Chromosomal Abnormalities: Trisomy 13 and 18
(Chromosome 13; Trisomy 13 Complete; Complete Trisomy 13 Syndrome; D Trisomy syndrome; Patau syndrome) ( Chromosome 18; Trisomy 18 Complete; Complete Trisomy 18 Syndrome; Edwards Syndrome; Trisomy E Syndrome)
How to Say It: TRY-so-mee
by Cynthia M. Johnson, MA
Trisomy 13 and trisomy 18 are problems with genes that cause serious birth defects and health problems.
Chromosomes carry our unique DNA. Infants born with trisomy 13 or 18 have three chromosomes where there should only be two.
There are no known risk factors.
Most children will have some, but not all of these symptoms.
Symptoms can be found both before and after a child is born. Tests may be:
There is no treatment or cure. Most babies have severe physical problems. The condition is managed by making the child comfortable, rather than prolonging life.
Children who survive infancy may need:
There are no known methods to prevent this health problem. After these disorders are diagnosed, parents can decide whether to continue or terminate the pregnancy.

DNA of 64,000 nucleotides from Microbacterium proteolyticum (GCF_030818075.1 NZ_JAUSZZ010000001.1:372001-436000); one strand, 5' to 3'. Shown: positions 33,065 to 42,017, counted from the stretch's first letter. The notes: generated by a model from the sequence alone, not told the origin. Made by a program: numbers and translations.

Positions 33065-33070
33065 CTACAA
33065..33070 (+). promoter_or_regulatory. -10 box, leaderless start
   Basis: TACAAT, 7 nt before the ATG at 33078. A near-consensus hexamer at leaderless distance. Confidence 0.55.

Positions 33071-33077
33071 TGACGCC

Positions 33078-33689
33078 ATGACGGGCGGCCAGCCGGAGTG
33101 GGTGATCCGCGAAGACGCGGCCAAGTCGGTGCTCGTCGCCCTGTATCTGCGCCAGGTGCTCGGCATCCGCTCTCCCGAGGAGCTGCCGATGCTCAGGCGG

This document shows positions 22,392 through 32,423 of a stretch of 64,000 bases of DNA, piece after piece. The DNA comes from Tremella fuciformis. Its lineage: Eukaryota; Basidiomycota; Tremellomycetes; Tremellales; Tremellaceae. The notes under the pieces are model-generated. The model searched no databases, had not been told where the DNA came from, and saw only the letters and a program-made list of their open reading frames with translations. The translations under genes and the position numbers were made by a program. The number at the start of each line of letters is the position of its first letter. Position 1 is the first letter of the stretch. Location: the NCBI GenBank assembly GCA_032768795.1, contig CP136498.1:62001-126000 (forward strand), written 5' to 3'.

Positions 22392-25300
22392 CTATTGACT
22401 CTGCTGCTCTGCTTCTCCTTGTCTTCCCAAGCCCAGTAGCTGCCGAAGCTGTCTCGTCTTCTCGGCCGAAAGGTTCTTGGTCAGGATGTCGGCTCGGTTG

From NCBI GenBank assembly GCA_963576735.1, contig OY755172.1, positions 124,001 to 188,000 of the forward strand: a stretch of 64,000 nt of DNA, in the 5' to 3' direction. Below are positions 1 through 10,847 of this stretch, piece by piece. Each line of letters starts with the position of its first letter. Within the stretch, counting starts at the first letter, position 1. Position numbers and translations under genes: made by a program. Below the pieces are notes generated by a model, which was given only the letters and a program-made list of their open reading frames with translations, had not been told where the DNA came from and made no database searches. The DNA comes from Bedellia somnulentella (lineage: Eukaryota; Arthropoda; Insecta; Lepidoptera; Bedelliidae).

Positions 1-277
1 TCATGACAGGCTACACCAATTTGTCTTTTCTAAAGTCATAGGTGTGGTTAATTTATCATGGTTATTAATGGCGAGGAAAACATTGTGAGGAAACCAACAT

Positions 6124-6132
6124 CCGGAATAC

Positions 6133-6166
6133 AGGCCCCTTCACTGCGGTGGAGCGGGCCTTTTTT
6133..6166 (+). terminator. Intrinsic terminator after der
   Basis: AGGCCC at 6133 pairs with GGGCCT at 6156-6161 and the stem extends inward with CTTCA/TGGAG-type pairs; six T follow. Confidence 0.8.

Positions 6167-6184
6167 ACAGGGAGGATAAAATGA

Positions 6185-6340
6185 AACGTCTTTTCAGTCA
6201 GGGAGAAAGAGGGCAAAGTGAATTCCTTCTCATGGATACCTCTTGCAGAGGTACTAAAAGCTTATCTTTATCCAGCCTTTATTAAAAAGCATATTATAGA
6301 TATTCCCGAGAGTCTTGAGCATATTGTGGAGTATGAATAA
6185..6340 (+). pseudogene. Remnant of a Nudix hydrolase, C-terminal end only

National Organization for Rare Disorders
Support Organization for Trisomy 18, 13, and Related Disorders
Caring for Kids—Canadian Paediatric Society
The Society of Obstetricians and Gynaecologists of Canada
Practice Bulletin No. 163: screening for fetal aneuploidy. Obstet Gynecol. 2016;127(5):e123-e137.
Trisomy 13. EBSCO DynaMed website. Available at: https://www.dynamed.com/condition/trisomy-13. Accessed August 27, 2021.
Trisomy 18. EBSCO DynaMed website. Available at: https://www.dynamed.com/condition/trisomy-18. Accessed August 27, 2021.
Trisomy 18 and 13. Standford Children's Health website. Available at:
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Accessed August 27, 2021.
Last reviewed July 2021 by EBSCO Medical Review Board Kari Kuenn, MD
Last Updated: 8/27/2021
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